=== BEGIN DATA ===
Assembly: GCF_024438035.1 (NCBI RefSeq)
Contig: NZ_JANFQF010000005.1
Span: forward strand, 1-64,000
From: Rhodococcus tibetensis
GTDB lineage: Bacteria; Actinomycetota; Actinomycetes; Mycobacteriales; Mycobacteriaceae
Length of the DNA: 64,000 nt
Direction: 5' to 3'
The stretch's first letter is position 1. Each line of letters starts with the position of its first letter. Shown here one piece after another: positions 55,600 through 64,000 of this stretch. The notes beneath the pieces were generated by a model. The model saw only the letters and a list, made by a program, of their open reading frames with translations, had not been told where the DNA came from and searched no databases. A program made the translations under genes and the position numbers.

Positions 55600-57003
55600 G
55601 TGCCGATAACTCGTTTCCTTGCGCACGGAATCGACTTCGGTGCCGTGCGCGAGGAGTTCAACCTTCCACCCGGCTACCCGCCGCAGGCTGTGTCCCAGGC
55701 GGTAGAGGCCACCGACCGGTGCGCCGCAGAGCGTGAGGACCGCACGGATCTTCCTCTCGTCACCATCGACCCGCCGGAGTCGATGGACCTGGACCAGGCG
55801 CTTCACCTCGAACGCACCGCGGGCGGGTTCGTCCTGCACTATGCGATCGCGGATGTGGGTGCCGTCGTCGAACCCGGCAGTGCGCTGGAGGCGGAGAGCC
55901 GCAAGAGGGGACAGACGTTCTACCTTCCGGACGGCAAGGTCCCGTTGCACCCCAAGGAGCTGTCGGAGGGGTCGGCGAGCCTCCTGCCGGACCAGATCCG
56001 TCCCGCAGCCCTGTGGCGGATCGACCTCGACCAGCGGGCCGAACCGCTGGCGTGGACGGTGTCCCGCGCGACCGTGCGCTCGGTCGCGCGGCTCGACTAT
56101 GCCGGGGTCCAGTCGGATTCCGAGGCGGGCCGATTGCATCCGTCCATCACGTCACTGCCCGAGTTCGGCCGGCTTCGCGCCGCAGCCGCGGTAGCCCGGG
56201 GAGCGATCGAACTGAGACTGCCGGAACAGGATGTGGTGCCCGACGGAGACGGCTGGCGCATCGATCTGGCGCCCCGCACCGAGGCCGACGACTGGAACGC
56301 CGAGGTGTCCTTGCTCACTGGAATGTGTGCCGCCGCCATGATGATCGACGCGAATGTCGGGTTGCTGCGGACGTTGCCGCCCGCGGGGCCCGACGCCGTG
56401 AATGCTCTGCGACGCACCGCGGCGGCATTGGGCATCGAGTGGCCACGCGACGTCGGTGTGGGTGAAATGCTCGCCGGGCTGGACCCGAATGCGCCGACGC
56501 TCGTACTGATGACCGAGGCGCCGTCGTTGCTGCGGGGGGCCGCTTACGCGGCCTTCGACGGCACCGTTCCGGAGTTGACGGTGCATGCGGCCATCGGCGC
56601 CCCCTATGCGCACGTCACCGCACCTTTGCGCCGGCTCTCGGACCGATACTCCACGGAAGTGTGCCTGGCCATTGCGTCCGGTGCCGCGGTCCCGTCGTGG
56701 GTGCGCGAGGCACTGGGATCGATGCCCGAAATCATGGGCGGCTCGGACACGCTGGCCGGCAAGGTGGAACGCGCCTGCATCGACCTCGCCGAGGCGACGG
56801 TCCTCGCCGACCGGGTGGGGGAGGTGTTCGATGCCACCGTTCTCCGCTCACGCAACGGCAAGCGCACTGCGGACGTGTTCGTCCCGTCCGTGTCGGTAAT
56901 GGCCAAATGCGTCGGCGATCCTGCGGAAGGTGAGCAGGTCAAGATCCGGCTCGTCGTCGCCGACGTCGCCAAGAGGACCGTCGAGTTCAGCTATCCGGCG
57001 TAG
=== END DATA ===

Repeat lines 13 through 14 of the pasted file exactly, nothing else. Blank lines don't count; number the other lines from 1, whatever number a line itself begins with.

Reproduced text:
55801 CTTCACCTCGAACGCACCGCGGGCGGGTTCGTCCTGCACTATGCGATCGCGGATGTGGGTGCCGTCGTCGAACCCGGCAGTGCGCTGGAGGCGGAGAGCC
55901 GCAAGAGGGGACAGACGTTCTACCTTCCGGACGGCAAGGTCCCGTTGCACCCCAAGGAGCTGTCGGAGGGGTCGGCGAGCCTCCTGCCGGACCAGATCCG